Prosecutors imposed another condition for his release after the April arrest: Mr. Ghosn was forbidden from communicating with his wife. For seven months, the two did not speak a word to each other.

Mrs. Ghosn has publicly decried what she called the mistreatment of her husband by the Japanese authorities. In an interview with The New York Times after the April arrest, she said the authorities had burst into their apartment and taken her phones, passport, diary and letters she had written to her husband while he was in jail.

Mrs. Ghosn said a woman from the prosecutors’ office followed her into the bathroom. When she stepped out of the shower, she said, the woman handed her a towel. “They didn’t push me around, but they wanted to humiliate me and my husband,” Mrs. Ghosn said. “I was treated like a terrorist,” she said, “like I had a bomb on me.”

The case against Mr. Ghosn has garnered international attention and raised questions about the fairness of Japan’s justice system. Lawyers for the former executive say they have not been allowed to see reams of information that Japanese prosecutors gathered from Nissan to build their case against Mr. Ghosn.

Mr. Ghosn’s defense team had repeatedly spoken out about what they described as a “hostage justice” system, complaining that Japanese courts and prosecutors had put their client at an almost impossible disadvantage as he sought to defend himself.

“I wanted to prove he was innocent,” Mr. Hironaka said on Tuesday. “But when I saw his statement in the press, I thought ‘he doesn’t trust Japan’s courts.’”

Prosecutors, in turn, have argued that they are prevented from sharing some of the material the company gave them because it is “too sensitive.”

Mr. Ghosn’s rise in the auto industry was as storied as his recent fall. He joined the French automaker Renault in 1996 as executive vice president overseeing manufacturing, purchasing, research and development, after spending 18 years at Michelin, the tire maker.

After Renault acquired a large stake in Nissan in 1999, Mr. Ghosn was sent to help turn the Japanese company around — an assignment that was seen as impossible for a foreign executive. Though he closed factories and laid off some 21,000 workers, Mr. Ghosn succeeded in reviving the Japanese carmaker. His efforts in the industry have earned him the nickname “Le Cost Killer.”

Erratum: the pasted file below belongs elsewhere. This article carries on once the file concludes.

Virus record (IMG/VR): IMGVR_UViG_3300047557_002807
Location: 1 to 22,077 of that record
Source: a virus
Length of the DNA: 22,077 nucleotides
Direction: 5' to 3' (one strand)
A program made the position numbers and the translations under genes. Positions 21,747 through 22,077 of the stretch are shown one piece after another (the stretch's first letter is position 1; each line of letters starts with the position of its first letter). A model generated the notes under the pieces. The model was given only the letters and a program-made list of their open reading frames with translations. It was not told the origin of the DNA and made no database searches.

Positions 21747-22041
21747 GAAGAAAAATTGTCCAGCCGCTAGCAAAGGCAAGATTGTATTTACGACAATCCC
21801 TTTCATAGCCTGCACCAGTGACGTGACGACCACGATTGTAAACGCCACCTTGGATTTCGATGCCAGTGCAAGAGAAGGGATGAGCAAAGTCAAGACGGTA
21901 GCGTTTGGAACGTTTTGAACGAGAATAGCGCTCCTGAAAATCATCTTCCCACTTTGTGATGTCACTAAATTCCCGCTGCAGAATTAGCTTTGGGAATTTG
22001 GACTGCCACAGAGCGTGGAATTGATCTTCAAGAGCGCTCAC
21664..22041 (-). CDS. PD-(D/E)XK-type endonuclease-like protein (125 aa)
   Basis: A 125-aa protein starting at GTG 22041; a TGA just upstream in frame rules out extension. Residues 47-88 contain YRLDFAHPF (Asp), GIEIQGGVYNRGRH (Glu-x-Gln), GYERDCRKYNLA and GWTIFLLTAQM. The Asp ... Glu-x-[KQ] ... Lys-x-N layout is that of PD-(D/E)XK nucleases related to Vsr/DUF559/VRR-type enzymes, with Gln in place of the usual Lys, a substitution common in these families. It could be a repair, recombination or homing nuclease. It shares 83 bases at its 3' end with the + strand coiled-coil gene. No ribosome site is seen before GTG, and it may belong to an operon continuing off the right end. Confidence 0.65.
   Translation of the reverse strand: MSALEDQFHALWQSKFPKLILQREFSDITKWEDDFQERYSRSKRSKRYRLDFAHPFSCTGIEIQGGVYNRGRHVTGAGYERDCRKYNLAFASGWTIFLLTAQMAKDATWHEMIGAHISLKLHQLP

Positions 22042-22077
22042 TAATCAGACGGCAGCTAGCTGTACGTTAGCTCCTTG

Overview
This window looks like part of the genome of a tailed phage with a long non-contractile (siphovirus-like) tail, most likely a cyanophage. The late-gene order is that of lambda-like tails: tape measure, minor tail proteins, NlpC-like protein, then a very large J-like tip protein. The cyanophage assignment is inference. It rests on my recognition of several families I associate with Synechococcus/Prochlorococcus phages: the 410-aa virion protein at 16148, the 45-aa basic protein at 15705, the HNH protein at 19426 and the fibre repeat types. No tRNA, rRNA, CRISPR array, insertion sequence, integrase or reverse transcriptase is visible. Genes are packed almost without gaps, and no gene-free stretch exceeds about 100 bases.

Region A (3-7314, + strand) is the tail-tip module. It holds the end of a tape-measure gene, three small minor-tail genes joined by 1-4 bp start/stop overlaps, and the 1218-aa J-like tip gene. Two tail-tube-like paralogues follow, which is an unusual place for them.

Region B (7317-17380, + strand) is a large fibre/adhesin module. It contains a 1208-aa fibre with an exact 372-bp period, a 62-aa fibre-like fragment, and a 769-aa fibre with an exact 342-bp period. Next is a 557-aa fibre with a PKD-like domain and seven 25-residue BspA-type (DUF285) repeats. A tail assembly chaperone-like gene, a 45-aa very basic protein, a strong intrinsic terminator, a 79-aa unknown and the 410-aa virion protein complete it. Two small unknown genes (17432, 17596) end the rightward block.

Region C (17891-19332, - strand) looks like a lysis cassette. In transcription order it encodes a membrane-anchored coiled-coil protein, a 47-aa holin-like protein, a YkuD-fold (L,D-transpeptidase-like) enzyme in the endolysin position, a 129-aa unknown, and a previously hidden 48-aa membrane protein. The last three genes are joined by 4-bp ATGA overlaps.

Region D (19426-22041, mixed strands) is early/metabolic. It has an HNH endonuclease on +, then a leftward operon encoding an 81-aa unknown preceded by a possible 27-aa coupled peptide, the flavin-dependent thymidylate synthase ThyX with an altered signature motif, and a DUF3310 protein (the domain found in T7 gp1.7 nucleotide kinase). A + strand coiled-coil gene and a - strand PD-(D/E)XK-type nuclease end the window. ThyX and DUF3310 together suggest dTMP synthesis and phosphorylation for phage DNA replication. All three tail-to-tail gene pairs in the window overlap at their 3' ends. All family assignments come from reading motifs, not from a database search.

He was also the architect of Nissan’s alliance with Renault and Mitsubishi Motors of Japan, a partnership that allowed the two automakers to share the cost of developing new models and buying components together. He became the first person to simultaneously serve as chief executive of two major companies.

But some at Nissan were concerned that he was pushing for a merger, and he had blamed his arrest on “plot and treason” by executives at Nissan.

Since his arrest, he has been removed as chairman of all three companies, and Renault, Nissan and Mitsubishi have struggled to reboot their alliance. Last month, they announced a new structure, appointing a general secretary at the top of their partnership, hoping to accelerate business and make a sharp break from the way Mr. Ghosn ruled over the alliance.

The restructuring comes as Renault, Nissan and Mitsubishi, which together sold more cars than any other company in 2018, struggle to improve profitability in the face of sweeping changes transforming the industry, including the rush to electric vehicles. All three companies have reported a steep decline in sales worldwide, and face fresh challenges as other automakers join forces to generate efficiencies in an increasingly tough global market.

Makiko Inoue and Eimi Yamamitsu contributed reporting.